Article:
He has also condemned the zero hours culture that has grown as more and more people are forced into insecure low paid work. “Zero hours contracts offer no reliable hours and therefore no guaranteed income. The practical virtues of planning expenditure, purchasing intelligently and avoiding debt really are difficult in a situation like that,” said Cardinal Nichols.

The Church has also majored on the living wage campaign, playing a leading role along with community organisers like Citizens UK and the trade unions in getting this standard adopted. Many Church organisations have adopted living wage criteria themselves.

The role of the Church in the living wage campaign certainly offers a beacon of good practice for how its relationship with business and labour could be developed. I recall sitting in an old church hall in the East End of London in 2005, with Sir John Bond, then the chair of HSBC, together with the then Bishop of Brentwood Thomas McMahon, representatives from community organisers London Citizens and a number of priests.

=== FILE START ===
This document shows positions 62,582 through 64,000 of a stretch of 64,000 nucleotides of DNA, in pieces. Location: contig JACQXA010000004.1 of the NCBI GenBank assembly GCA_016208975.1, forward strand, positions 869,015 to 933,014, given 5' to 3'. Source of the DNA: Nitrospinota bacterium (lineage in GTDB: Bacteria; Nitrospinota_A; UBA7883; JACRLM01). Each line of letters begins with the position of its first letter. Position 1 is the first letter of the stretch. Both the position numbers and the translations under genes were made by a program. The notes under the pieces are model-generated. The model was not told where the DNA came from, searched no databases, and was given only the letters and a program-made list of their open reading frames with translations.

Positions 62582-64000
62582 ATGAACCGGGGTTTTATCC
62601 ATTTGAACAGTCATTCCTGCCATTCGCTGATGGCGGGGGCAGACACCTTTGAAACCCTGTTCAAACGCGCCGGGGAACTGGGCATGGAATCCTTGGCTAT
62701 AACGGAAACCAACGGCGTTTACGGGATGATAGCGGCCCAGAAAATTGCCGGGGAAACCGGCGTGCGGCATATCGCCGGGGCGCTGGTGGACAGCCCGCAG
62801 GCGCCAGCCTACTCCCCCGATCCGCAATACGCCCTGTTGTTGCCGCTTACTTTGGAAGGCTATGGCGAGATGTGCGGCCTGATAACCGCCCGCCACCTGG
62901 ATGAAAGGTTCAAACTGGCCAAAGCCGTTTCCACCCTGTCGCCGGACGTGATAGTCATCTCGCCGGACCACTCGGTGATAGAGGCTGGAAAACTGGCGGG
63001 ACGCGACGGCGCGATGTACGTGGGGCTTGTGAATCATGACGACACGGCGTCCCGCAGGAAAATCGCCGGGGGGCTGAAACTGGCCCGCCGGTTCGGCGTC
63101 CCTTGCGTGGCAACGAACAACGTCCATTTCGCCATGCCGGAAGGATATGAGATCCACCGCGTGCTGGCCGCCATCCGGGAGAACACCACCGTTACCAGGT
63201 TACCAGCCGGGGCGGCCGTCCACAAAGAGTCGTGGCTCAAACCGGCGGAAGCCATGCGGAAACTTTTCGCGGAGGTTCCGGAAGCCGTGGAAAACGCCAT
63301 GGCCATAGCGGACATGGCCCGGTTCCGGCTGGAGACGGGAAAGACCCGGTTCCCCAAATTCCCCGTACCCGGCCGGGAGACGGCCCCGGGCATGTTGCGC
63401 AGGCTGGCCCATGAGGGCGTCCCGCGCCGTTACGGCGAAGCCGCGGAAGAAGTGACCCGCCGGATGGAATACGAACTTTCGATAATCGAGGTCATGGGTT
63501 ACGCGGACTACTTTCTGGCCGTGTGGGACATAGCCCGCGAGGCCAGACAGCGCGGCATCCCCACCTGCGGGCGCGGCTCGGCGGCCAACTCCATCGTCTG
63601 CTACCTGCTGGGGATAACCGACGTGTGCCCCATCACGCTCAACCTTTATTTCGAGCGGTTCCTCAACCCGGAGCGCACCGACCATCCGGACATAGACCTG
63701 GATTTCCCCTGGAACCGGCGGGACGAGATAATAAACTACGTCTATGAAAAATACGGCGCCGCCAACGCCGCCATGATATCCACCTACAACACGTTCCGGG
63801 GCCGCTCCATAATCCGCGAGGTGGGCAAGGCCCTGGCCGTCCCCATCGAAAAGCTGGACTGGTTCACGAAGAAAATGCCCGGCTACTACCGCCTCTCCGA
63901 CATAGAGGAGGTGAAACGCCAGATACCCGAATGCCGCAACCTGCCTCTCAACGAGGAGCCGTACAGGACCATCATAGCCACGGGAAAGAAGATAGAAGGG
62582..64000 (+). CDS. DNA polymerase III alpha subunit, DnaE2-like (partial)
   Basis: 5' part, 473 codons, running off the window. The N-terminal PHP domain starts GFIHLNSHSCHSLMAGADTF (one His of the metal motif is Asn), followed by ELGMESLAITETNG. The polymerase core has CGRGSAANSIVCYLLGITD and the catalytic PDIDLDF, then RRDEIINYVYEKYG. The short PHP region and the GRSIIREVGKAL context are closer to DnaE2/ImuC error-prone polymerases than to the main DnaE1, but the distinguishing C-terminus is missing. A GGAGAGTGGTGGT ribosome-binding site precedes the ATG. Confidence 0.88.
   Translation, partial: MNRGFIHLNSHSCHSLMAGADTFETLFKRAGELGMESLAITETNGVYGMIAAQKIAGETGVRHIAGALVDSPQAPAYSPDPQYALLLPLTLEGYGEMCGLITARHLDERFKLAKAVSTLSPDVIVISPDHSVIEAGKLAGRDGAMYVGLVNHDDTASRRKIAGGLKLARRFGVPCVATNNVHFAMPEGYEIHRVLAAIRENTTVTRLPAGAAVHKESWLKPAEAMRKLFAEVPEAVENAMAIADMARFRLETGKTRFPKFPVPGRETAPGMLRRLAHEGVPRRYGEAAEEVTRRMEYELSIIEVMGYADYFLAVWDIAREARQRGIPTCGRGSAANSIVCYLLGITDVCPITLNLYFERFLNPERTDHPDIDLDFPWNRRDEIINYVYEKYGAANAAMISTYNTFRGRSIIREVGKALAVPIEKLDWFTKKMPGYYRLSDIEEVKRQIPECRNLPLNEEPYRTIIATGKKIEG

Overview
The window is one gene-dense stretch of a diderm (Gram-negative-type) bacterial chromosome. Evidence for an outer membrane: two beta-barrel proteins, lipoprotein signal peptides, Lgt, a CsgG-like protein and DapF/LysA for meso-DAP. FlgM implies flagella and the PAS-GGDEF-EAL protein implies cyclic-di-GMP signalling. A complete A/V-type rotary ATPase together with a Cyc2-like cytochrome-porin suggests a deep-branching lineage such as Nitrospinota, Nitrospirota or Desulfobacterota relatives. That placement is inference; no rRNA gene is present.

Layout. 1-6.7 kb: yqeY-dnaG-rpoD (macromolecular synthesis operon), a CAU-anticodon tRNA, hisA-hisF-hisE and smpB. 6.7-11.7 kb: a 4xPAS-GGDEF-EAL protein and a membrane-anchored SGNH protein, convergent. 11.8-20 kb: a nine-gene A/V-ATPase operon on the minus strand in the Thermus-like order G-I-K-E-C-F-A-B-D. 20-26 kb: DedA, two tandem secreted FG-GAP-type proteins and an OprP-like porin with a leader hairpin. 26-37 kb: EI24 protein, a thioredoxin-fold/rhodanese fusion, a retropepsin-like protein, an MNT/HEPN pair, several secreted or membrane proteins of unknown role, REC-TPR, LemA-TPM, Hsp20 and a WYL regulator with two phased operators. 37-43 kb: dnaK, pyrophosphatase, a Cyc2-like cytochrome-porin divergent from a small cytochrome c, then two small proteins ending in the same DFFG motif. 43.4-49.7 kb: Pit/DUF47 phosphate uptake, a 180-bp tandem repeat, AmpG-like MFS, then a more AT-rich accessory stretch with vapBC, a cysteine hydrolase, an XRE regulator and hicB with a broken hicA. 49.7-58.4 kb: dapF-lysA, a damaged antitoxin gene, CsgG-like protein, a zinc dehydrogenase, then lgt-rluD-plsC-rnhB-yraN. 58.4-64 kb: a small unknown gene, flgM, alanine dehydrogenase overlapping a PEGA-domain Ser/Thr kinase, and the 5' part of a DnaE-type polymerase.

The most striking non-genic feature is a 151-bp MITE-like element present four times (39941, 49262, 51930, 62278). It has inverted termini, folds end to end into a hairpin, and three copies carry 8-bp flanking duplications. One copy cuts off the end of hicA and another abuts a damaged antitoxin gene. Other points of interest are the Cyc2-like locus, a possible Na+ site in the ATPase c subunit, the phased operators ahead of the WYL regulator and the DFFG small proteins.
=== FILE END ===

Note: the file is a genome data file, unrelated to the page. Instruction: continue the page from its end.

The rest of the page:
The debate went to and fro. HSBC were being asked to sign up to the living wage pledge, whereby they would ensure than no worker was paid less than the living wage for their labour. Sir John was not willing at the time to concede, quoting the amount that the bank gave to charity. However, the seed had been sown. A mixture of meetings and actions in HSBC branches by London Citizens led to the bank signing up as a living wage employer. This type of process was taken with a whole raft of employers, all of whom now form the basis of the growing living wage movement.

The Church in this context was playing a direct role campaigning for social justice with civil society organisations – including trade unions – as well as  providing witness by adopting the living wage in churches, schools and other institutions.